Expand Business in China
Global Upside helps businesses expand into China by providing talent acquisition, human resources, accounting, payroll, tax, incorporation, and professional employer organization (PEO)/employer of record (EOR) services. Our comprehensive offerings create an end-to-end solution that helps you establish your business and optimize your operations, all while maintaining compliance with Chinese laws and regulations.
The hiring and incorporation processes in China are often complex, time-consuming, and involve numerous legal and compliance challenges. Global Upside simplifies these processes and lifts the compliance burden from your business. Our teams have the experience and expertise required to help you establish a legal entity in China. We also offer PEO/EOR solutions to companies interested in hiring employees quickly, without setting up a legal entity in the country.
China has the second-largest economy in the world and is a prominent economic and technological dominion in eastern Asia. Additionally, the country has the world’s largest hydroelectric power potential and numerous mineral resources. China can be a complicated country to do business for newcomers since it has several provinces, each with its own set of criteria.
A limited liability company usually has up to 50 investors, and generally, there is no personal liability of shareholders. Taxed at two levels (commonly referred to as double taxation) – an LLC pays an enterprise income tax on its corporate income; then it distributes its after-tax profits as dividends to the investors who pay income tax on those dividends.
A company limited by shares requires at least 2 to 200 investors, who must be Chinese citizens. Usually, the investors have no personal liability. A company limited by shares is taxed on its earnings at a corporate level and investors are taxed on any distributed dividends.
A partnership enterprise requires a minimum of 2 investors, up to 50 investors for limited partnership if not specified by law. The general partners have unlimited joint liability for the obligations of the partnership while limited partners have liability for the obligations of the partnership to the extent of their capital contributions.
In China, the types of employment relationships are:
- Fixed-term labor contracts
- Labor contracts without a fixed term
- Labor contracts that conclude at the completion of specific tasks
A formal employment agreement is required to establish an employment relationship under China’s Labor Contract Law. A part-time employee who works only 24 total hours per week and four average hours per day, is subject to various obligations and may be hired under a verbal contract.
Employees are entitled to the following statutory national holidays:
- January 1 – New Year’s Day
- January 2 – New Year’s Holiday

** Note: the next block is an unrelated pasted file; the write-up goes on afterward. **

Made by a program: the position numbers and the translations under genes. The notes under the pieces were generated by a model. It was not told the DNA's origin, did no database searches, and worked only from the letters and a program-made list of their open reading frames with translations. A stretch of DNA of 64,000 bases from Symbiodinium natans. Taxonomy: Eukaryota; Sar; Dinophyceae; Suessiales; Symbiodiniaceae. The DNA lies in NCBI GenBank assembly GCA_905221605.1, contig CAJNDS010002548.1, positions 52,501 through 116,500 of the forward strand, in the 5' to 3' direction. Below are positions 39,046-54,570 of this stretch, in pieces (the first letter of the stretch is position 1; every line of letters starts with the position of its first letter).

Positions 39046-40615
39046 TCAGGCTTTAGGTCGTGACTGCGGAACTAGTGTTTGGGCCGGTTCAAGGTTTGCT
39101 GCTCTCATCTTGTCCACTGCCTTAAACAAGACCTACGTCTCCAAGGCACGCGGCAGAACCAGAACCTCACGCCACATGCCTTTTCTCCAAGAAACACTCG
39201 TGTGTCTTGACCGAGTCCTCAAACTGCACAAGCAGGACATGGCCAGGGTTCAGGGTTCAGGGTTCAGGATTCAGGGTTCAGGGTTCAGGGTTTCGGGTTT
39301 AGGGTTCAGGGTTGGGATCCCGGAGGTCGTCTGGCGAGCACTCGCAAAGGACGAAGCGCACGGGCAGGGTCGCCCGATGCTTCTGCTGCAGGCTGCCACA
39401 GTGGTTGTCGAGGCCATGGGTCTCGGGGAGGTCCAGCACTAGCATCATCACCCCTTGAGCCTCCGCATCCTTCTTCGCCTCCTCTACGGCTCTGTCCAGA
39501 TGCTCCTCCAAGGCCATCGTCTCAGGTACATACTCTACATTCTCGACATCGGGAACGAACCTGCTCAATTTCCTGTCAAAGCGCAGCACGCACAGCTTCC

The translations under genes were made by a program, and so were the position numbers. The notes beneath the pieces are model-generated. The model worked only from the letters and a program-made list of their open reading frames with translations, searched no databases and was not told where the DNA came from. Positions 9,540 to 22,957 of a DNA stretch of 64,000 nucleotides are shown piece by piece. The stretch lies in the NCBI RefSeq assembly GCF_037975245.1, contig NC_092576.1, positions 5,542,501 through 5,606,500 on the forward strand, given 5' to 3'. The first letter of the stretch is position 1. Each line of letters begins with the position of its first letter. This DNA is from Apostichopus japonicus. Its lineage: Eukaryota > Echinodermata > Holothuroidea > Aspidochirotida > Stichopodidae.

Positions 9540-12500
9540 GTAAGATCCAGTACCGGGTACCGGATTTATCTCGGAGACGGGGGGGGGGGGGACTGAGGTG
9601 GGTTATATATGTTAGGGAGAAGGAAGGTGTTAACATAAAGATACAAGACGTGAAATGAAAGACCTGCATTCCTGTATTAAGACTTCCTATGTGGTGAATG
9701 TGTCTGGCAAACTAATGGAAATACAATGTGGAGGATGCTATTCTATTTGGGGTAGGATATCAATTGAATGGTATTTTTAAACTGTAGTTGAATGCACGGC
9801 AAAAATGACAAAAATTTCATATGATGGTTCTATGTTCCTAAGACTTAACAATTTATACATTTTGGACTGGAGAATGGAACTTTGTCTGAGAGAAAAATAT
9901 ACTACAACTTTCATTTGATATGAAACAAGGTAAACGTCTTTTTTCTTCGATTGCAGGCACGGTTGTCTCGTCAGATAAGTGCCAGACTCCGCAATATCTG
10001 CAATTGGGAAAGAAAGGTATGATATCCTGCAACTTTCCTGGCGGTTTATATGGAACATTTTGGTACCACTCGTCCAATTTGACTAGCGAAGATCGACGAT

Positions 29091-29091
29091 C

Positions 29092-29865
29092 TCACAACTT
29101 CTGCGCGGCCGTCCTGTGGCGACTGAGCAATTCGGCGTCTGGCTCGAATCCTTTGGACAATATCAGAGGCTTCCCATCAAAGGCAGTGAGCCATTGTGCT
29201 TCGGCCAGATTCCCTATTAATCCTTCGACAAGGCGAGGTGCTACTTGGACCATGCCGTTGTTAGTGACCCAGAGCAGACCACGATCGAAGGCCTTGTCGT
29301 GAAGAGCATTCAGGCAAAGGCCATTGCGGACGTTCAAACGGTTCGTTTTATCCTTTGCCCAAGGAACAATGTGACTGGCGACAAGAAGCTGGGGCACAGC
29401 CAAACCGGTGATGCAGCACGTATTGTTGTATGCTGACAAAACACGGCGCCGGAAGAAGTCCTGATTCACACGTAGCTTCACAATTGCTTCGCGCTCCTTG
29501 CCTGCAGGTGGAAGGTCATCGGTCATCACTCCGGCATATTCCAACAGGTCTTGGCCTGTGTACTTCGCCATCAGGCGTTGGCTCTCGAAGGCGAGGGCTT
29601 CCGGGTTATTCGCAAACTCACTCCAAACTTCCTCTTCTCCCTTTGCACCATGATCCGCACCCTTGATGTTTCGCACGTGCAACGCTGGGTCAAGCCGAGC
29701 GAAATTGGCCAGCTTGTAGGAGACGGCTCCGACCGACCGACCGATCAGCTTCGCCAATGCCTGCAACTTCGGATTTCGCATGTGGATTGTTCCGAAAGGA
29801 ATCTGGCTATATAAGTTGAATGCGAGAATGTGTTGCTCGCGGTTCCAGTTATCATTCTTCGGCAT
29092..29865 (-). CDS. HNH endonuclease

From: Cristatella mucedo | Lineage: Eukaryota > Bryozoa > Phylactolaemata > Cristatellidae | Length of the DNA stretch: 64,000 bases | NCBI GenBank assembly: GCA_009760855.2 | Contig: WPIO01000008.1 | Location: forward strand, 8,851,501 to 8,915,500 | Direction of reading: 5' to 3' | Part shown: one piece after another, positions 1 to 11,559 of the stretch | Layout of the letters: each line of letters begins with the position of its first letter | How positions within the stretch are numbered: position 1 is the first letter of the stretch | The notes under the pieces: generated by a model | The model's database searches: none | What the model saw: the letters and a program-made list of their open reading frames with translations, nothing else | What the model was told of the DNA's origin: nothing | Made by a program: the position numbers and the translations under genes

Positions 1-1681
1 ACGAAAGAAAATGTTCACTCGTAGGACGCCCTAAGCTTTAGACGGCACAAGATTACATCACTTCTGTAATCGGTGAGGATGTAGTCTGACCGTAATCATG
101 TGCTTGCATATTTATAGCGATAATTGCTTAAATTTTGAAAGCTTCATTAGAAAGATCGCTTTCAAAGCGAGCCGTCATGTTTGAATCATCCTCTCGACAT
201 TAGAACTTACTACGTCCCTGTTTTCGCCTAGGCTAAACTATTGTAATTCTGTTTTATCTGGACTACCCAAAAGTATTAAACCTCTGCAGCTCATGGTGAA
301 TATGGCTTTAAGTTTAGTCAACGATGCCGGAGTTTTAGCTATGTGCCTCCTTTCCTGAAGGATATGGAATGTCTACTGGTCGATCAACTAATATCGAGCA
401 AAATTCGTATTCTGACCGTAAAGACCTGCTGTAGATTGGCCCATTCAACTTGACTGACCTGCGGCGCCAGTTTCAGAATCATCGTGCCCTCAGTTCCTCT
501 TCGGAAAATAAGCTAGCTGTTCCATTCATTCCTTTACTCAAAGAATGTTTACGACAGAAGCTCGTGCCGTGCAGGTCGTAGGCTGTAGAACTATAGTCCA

- January 3 – New Year’s Holiday
- February 11 – Spring Festival Eve
- February 12 – Chinese New Year
- February 13 – Spring Festival Golden Week Holiday
- February 14 – Spring Festival Golden Week Holiday
- February 15 – Spring Festival Golden Week Holiday
- February 16 – Spring Festival Golden Week Holiday
- February 17 – Spring Festival Golden Week Holiday
- March 8 – International Women’s Day
- April 3 – Qing Ming Jie Holiday
- April 4 – Qing Ming Jie Holiday
- April 5 – Qing Ming Jie
- May 1 – Labour Day
- May 2 – Labour Day Holiday
- May 3 – Labour Day Holiday
- May 4 – Labour Day Holiday
- May 4 – Youth Day
- May 5 – Labour Day Holiday
- June 1 – Children’s Day
- June 14 – Dragon Boat Festival
- August 1 – Army Day
- September 21 – Mid-Autumn Festival
- October 1 – National Day
- October 2 – National Day Golden Week Holiday
- October 3 – National Day Golden Week Holiday
- October 4 – National Day Golden Week Holiday
- October 5 – National Day Golden Week Holiday
- October 6 – National Day Golden Week Holiday
- October 7 – National Day Golden Week Holiday
The accounting standards are China Generally Accepted Accounting Principles (GAAP) and International Financial Reporting Standards (IFRS).
According to the Regulations on Employment Services and Employment Management, employees must provide consent before their data is used.
The country recently passed PRC Cyber Security Law. This law states that before collecting any personal information about a user, a network operator must mention the purpose and use of the data collection.
Anti-Bribery & Anti-Corruption Law
The Criminal Code and the PRC Criminal Code regulate the bribery of public officials. Penalties (for individuals and legal entities) include imprisonment for up to 10 years, confiscation of assets resulting from bribes, and additional fiscal penalty on the company and officials.
The Criminal Code and the PRC Anti-Unfair Competition Law (AUCL) govern private bribery. Penalties (for individuals and legal entities) include imprisonment up to 10 years and additional criminal penalties imposed on the company and officials.